The monk fruit, siraitia grosvenorii, is native to China and parts of Thailand. The primary use for this fruit in the U.S. is for a very, almost no-cal sweetener. The sweetener is made from the juice and pulp of the fruit. In China, the fruit pulp is eaten, and the thin skin is used to make tea.
Monk fruit is 100-250 times sweeter than granulated sugar, so keep this in mind when you start using it in place of regular table sugar. Sugar producer, In The Raw, suggests using their monk fruit sugar in beverages, added to smoothies, or even to sweeten your yogurt or to top your cereal.
Sugar plays an essential roll in baking, including adding flavor, helping baked goods to brown, and adding volume. In The Raw suggests experimenting with your favorite recipes and substitute not more than 1/2 of table sugar with monk fruit sweetener. This sweetener is heat stable so you can bake or cook with it.
If you don't have monk fruit sweetener, you can substitute another low-calorie sweetener, such as Stevia or Splenda. Substituting sweeteners can be a little tricky and involves some trial and error. For best results, use recipes that written to use that specific sweetener.
If your recipe calls for Stevia, but you want to use Monk Fruit, you need to know what form of Stevia the recipe calls for. For example, is it a liquid sweetener where a couple of drops equals a tablespoon of sugar or powder that is a 1:1 substitute for sugar? Unfortunately, recipes are not always forthcoming with the details about the sweetener they are suggesting. Once you know each sweetener equivalents, you can match the amounts indicated by the recipe. By equivalents, I mean, how much of each sweetener does it take to equal 1 tablespoon of sugar?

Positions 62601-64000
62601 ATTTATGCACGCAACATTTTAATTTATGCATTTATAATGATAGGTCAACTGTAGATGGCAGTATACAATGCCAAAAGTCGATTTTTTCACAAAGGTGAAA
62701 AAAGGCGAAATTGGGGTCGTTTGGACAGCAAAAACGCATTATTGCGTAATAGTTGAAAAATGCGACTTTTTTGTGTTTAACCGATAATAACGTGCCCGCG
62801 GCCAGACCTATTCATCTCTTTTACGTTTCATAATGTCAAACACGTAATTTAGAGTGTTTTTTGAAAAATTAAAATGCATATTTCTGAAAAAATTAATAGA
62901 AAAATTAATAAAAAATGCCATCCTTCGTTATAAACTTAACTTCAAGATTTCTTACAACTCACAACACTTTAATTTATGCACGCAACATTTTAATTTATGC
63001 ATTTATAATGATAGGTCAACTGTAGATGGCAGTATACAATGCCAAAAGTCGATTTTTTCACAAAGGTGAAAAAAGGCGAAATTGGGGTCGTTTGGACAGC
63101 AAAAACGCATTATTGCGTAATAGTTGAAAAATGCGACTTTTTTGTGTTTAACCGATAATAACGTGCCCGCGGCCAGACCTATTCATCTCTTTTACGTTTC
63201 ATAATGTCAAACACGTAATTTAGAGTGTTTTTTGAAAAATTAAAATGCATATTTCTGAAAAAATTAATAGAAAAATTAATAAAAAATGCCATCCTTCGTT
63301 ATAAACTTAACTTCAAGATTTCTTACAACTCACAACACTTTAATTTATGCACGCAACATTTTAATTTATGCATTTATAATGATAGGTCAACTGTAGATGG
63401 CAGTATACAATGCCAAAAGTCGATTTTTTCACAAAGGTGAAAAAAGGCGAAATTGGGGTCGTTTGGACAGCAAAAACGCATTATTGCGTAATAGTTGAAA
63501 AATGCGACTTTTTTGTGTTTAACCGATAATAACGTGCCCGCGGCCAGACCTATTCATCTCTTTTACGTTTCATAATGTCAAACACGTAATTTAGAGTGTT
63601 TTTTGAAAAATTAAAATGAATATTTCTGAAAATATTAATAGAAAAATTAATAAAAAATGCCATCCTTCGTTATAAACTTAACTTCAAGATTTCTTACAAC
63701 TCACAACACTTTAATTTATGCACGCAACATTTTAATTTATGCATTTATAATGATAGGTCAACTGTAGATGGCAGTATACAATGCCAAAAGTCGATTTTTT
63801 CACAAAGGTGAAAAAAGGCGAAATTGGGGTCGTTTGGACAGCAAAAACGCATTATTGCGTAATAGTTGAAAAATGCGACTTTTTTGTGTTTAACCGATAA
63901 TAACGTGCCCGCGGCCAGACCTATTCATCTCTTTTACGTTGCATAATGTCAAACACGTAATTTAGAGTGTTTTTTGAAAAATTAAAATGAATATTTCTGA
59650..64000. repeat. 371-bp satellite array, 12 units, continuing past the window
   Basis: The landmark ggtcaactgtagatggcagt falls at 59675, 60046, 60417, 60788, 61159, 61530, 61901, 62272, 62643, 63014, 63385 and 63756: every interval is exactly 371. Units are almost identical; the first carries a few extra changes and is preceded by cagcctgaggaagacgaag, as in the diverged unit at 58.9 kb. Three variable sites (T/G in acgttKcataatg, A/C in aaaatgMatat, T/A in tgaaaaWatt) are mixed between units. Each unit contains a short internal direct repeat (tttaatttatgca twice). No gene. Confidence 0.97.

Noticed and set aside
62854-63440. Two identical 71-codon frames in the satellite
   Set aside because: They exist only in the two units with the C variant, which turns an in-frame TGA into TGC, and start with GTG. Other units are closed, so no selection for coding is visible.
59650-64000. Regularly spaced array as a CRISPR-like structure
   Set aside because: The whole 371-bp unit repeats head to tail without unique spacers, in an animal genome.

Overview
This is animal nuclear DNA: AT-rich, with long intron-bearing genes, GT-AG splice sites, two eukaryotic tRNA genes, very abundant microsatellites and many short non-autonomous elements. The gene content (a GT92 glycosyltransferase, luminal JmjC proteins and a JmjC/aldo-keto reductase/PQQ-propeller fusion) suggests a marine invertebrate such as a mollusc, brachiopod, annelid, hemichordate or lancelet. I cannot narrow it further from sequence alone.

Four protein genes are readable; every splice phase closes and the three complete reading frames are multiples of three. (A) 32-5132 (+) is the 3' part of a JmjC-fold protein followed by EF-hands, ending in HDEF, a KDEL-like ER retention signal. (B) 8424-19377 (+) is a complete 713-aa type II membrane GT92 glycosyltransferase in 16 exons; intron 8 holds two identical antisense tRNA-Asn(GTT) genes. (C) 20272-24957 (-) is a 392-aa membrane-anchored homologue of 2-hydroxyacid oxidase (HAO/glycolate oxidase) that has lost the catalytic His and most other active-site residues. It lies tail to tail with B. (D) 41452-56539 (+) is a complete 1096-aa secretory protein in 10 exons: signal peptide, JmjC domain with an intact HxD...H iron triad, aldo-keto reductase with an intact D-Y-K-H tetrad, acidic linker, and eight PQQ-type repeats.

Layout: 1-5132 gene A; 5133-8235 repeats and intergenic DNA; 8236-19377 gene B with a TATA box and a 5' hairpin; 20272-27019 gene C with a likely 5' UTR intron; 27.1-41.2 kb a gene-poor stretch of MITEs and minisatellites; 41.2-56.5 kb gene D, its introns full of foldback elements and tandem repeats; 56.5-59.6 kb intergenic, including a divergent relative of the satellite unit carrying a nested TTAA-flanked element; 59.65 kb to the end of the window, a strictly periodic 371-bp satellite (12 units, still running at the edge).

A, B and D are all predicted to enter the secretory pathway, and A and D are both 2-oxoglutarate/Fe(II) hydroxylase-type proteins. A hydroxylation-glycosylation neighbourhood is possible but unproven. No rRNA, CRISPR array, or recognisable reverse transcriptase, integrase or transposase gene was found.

Most likely, you won't find the fruit in your local grocery store, although you may find them if you have A Chinese or Thai market in your area. Otherwise, you can purchase monk fruit paste or monk fruit sugar in many well-stocked markets such as Whole Foods. You can also buy them online at Amazon.com: Monk fruit puree and sugar.